Cedi, banking clean-up take toll on GSE

The Ghana Stock Exchange (GSE) Composite Index ended 2018 with a negative 0.29 percent compared to the previous year’s 52.73 percent, mainly due to the cedi’s depreciation and the banking sector clean-up.

The domestic currency lost 8.39 percent of its value to the United States dollar in 2018, while the banking sector clean-up – which required universal banks to raise fresh capital of GH₵400million – led to the collapse of seven indigenous lenders. This, coupled with an increase in the rate of 91-day Treasury bills to 14.59 percent, the GSE said, impacted negatively on its performance last year.

Just like its Composite Index, the GSE Financial Stock Index also recorded a negative 6.79 percent return in 2018 compared to the positive 49.51 percent registered the year before.

“There were a number of micro-economic challenges that added to global difficulties. Interest rates on the 91-day Treasury bill inched up from 13.35 percent at the end of 2017 to 14.59 percent at the end of 2018, and the cedi lost 8.39 percent against a strong US dollar compared to a loss of 4.87 percent in 2017.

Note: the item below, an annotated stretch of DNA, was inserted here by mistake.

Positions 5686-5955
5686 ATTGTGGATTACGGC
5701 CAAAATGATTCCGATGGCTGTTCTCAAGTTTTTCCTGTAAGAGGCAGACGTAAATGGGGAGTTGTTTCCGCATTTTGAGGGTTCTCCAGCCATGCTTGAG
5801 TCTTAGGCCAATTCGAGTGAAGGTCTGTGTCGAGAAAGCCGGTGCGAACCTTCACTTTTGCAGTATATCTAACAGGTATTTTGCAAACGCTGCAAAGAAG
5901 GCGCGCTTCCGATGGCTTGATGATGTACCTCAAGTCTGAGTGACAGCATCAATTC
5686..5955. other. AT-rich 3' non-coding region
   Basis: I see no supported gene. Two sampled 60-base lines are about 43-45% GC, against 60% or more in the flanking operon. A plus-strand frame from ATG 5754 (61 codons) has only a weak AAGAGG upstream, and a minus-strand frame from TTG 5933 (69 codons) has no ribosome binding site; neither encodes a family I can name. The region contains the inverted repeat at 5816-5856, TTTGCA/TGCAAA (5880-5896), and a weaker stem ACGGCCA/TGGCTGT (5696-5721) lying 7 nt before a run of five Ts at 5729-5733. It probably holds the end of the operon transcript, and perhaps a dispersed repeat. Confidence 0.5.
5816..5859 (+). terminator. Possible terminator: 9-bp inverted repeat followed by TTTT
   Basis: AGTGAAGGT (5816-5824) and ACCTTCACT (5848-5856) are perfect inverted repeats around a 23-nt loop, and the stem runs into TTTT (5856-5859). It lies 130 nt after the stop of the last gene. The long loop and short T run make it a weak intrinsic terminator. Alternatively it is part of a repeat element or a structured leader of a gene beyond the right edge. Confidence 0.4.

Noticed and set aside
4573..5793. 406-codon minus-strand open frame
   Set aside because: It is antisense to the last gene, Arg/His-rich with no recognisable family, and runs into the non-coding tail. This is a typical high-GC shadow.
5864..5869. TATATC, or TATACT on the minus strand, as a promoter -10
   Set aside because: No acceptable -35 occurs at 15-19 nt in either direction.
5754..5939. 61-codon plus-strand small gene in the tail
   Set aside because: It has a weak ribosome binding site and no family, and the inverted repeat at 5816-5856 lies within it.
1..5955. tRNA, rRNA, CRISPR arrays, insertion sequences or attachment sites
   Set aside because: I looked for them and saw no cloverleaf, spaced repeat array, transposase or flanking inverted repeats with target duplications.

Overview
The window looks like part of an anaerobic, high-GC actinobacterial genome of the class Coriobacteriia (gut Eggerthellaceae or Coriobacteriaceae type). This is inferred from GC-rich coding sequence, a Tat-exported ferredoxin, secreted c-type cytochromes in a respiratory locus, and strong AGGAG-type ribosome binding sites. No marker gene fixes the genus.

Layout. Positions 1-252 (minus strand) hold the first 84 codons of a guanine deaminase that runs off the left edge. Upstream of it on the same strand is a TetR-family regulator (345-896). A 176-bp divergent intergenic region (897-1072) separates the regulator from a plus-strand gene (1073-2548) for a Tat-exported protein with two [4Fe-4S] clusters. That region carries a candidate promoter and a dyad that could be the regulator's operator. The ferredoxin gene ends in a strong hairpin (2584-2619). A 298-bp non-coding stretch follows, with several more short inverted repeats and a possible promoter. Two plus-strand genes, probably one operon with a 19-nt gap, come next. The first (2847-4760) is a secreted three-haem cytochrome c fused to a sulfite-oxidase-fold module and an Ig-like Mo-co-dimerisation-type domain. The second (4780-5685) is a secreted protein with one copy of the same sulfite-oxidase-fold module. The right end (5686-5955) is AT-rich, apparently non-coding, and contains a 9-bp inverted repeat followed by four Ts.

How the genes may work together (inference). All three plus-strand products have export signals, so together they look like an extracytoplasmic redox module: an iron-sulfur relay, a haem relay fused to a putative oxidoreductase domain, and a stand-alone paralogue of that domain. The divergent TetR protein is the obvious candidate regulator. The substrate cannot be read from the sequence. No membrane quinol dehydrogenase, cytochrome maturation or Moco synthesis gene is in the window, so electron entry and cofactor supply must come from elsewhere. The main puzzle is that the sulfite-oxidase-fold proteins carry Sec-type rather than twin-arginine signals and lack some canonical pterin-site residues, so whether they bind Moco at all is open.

“There was also the distraction or focus of attention on the banking sector clean-up and recapitalisation, as well as the results posted by listed issuers,” said Kofi S. Yamoah, the GSE’s Managing Director.

This was revealed at the 2018 Annual General Meeting of the GSE in Accra.

Meanwhile, Albert Essien – the Chairman, in his statement said the volume of shares traded for 2018 was 201 million shares valued at GH₵659million, compared to volume and value of 322 million shares worth GH₵518million registered in 2017.

Market capitalisation for all listed securities at the end of last year was GH₵61.1billion, as against GH₵58.8billion in 2017, representing an increase of 3.97 percent – with domestic capitalisation gaining 56.28 percent 2018.

Outlook for 2019

According to the Managing Director, a number of initiatives are being taken to ensure a better performance in 2019.

Key among them is the preparation and adoption of a new strategic plan for the exchange; irreversible steps toward demutualisation of the GSE; plans to acquire a market surveillance system; and GSE’s active support toward the introduction of a formal repo-purchase agreement for the country, as well as facilitating the Economic Community of West African States’ Secretariat to renew efforts toward integrating the sub-region’s capital markets.

All these, Mr. Yamoah added, are expected to bring about a positive performance by end of the 2019 business year.